It's Grim Up North but there's wonderful colour and life found everywhere

Whilst stumbling through a dark and cold Manchester last night, talking with friends about how fed up we all are with February, I suddenly came to a halt outside Castle Galleries where some beautiful paintings on display in the window were conveying exactly the same sentiment.

Mainly of grey and dreary landscapes of wintry northern towns, the artwork by Yorkshire painter Bob Barker definitely shows how the weather hugely affects life 'up north'. But with beautiful splashes of colour, each masterpiece displays a real love for life in and around the region.

Of course, Bob has been painting since he received a set of oil paints at the age of 12 as a Christmas gift. Back then, he was immediately captivated by what could be achieved with a brush, paint and a few small squares of hardboard.

As a Yorkshire man born and bred, nostalgia spurs him to paint by looking back to childhood memories with adult eyes. Memories of the mill his mother worked at as a weaver form a big influence in the images he paints now, as does the industrial footprint left in the Yorkshire mill towns. Bob has always maintained that where most people see soot-blackened stone and polluted skies, he sees colour - like wet Sienna cobbles and Prussian blue shadows with burnt umber and cadmium skies. Bob views Yorkshire in the subtle blended hues of his paint box, and through his art, he invites the viewer to do the same.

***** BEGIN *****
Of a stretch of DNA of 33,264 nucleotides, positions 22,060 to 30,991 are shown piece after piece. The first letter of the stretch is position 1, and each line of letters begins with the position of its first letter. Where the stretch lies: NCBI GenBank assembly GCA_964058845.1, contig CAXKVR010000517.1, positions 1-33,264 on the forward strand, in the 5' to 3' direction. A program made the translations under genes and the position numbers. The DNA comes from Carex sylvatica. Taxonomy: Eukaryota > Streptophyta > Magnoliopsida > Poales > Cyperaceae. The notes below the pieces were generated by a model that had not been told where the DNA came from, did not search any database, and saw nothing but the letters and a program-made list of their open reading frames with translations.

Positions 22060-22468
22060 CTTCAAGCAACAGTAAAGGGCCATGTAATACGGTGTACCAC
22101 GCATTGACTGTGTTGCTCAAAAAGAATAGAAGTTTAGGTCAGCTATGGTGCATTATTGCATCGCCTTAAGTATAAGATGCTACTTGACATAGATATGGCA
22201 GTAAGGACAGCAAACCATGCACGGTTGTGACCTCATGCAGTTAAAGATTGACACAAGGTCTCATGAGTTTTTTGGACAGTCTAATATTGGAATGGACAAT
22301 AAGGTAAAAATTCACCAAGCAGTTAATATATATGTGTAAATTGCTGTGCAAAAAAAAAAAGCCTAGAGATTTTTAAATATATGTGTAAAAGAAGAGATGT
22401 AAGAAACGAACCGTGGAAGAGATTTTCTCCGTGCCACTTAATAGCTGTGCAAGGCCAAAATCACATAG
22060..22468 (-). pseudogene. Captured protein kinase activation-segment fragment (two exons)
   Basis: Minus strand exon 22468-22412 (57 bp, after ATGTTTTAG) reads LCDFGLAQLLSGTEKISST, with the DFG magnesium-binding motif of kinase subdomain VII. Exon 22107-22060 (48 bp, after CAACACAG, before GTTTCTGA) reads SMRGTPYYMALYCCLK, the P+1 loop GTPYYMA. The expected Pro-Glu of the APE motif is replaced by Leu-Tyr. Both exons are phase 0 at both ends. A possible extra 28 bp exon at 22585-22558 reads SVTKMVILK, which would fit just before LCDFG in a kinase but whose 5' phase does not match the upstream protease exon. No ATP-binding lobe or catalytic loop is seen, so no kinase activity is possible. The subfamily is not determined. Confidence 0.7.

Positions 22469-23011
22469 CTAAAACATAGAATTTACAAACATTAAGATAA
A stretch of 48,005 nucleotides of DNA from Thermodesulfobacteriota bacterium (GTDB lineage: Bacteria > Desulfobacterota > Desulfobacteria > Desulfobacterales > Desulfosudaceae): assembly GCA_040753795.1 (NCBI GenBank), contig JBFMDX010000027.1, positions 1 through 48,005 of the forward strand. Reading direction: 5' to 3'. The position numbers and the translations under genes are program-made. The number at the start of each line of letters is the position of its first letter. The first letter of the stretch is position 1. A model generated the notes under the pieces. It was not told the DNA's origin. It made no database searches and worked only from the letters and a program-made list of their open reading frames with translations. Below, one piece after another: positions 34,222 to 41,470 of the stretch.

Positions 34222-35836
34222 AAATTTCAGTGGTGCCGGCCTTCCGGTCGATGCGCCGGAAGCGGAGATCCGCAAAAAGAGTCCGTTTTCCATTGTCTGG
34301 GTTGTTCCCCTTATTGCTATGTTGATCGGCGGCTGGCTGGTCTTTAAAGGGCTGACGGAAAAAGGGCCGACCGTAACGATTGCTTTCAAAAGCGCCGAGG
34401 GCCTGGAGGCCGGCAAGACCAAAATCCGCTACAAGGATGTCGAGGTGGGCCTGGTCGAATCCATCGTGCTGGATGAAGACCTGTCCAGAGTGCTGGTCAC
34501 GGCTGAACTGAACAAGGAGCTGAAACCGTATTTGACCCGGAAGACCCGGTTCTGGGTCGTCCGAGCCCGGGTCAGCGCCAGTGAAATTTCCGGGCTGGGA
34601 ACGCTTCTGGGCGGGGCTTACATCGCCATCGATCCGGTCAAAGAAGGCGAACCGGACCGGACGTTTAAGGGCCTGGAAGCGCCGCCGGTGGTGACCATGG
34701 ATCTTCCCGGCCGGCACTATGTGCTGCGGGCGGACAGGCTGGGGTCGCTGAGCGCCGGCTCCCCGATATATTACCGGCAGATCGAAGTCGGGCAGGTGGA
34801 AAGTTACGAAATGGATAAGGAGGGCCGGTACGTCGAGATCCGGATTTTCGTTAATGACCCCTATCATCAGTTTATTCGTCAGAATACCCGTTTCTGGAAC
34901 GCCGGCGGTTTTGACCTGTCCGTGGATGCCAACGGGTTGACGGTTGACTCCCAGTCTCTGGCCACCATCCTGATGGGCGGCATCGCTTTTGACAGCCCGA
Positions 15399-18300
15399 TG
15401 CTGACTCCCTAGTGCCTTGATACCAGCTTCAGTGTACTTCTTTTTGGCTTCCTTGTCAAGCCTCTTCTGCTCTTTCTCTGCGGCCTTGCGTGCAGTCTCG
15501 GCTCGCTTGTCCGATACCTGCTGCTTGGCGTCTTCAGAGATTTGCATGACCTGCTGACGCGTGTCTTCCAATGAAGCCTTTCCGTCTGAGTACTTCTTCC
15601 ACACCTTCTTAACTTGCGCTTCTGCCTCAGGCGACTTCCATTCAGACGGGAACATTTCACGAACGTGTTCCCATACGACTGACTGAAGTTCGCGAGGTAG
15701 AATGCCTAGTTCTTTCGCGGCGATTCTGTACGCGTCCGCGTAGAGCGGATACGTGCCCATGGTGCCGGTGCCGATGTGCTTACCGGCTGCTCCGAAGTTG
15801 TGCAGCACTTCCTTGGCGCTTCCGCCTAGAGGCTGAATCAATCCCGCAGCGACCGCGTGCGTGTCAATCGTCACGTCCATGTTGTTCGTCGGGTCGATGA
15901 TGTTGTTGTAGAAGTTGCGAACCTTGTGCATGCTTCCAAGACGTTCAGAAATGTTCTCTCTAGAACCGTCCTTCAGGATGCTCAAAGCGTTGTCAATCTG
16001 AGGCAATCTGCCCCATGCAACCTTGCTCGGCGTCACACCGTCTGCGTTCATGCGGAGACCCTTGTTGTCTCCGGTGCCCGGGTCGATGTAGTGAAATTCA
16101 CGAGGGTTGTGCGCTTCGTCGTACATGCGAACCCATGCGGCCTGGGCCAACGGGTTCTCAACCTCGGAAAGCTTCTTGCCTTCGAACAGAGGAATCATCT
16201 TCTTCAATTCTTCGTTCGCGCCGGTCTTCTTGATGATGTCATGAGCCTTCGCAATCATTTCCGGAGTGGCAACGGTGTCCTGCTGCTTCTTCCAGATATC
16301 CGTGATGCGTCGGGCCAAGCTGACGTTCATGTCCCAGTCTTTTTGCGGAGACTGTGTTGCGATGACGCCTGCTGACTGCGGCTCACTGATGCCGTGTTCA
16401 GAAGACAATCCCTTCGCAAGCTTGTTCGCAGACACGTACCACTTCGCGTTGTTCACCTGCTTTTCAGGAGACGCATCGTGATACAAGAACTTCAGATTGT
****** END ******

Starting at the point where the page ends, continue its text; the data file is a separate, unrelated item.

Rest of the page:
All images by Bob Barker © Washington Green Fine Art


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